To quote something I wrote on one of the discussion threads:

In marketing at University, they teach you all about managing people's perceptions through the media, through PR, and through clever use of facts. It's all about creating a mindset in people and the "positioning" your product in their minds in a certain way. And there's a great saying I recall: "What is the difference between a rat and a squirrel?" The answer is marketing. That is the power of positioning something in your mind - same "product", different perception.

And I thought of that yesterday, because one might ask "What is the difference between a ban and a clearance for Pistorius?". And the answer would be the same - it's marketing. It used science, yes. And it really irks me that science can be that "corrupt". But then just look at the supplement industry, which is, I am beginning to realise, looking more and more similar to this saga - big companies, big finances, big incentives, big secrecy. But it's marketing that won this battle, and in years to come, the sport will pay for that.

Looking forward: The week ahead

So, I believe it's a matter of time before the advantage becomes very obvious (and Prof Herr is proven correct - human legs will be "archaic"), but until then, we don't plan on dwelling on the verdict. However, I'm intrigued by a question posed by our friends over at LetsRun.com. They ask:

What could Pistorius run for 800m?

Next week, I'll do an analysis of Pistorius' pacing strategy and predict his 800m time.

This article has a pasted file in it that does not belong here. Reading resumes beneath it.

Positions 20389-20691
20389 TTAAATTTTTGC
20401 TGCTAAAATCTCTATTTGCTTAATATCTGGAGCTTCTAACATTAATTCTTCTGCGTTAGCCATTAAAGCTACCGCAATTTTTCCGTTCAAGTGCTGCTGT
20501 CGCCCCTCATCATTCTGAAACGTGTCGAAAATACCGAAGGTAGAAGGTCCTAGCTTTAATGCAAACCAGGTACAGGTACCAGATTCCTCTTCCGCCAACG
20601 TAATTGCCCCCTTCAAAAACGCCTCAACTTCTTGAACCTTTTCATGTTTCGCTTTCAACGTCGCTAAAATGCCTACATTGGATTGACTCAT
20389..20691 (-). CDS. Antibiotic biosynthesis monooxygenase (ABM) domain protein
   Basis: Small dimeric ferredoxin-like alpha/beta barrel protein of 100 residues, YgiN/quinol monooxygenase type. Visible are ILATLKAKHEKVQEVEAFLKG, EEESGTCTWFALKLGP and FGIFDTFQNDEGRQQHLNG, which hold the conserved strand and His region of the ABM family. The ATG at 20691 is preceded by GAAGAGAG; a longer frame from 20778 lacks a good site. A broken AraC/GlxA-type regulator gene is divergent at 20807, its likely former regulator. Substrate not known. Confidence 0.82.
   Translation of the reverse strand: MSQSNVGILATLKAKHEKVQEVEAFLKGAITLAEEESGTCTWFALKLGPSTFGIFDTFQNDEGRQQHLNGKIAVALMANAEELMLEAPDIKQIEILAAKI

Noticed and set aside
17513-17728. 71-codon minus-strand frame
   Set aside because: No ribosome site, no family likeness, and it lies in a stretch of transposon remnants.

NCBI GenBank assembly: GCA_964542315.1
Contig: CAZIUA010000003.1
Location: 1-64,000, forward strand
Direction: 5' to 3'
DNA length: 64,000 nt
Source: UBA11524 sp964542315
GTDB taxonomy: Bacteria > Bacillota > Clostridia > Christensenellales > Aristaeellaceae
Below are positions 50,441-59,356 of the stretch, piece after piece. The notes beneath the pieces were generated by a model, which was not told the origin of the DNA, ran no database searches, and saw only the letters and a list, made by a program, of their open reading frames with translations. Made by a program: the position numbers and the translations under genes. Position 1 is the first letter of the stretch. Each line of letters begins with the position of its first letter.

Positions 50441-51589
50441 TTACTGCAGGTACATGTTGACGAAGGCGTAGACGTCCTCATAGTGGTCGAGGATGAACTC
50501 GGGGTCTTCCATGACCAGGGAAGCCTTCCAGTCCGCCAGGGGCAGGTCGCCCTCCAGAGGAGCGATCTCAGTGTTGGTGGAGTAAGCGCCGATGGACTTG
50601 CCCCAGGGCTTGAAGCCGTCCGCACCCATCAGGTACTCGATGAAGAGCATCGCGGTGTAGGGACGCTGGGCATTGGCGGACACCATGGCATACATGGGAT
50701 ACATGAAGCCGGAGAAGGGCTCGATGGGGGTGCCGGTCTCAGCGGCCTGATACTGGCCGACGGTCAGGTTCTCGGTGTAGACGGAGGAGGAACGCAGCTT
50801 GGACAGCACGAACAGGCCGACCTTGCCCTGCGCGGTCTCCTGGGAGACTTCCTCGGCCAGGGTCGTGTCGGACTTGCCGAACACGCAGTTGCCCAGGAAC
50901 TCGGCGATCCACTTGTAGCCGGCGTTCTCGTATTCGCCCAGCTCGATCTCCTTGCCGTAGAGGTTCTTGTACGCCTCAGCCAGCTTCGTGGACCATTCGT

Let's also say that we'll never see Pistorius run the 800m event, because then his advantage would be obvious. But it makes an interesting discussion point, so we'll look at that.

The whole pacing strategy issue, and the fact that Pistorius is the only athlete who has ever sped up in the second half of a 400m race was :

i) Conveniently overlooked at the CAS hearing, and
ii) Ignorantly dismissed by Pistorius' experts.

We'll look at this issue, because it is still, to this day, the single most damning evidence that he has an advantage.

That also links in nicely with our fatigue series, which we'll attack next week, with a post on exercise in the heat. So do join us then!



We have received some terrific feedback and discussion to this post (it can be found below under "Comments" if you're on the site, or if you are reading this as an email, click on the post title to be taken to the site). But for those on email, I thought I would post one comment in particular, and my response to it, which is an absolutely crucial piece of this puzzle.

Post: From Coach Dan:

Clearly, the decision was made due to the lack of scientific evidence that there is an advantage. In fact, if you read earlier sections of the decision, it notes that Dr. Bruggeman indicates the testing did not prove a competitive advantage

My response:

When you ask the question: Does the research prove that Pistorius has an advantage? This question is completely unanswerable, nobody on earth can say either yes or no to it. If they do, they are lying or ignorant.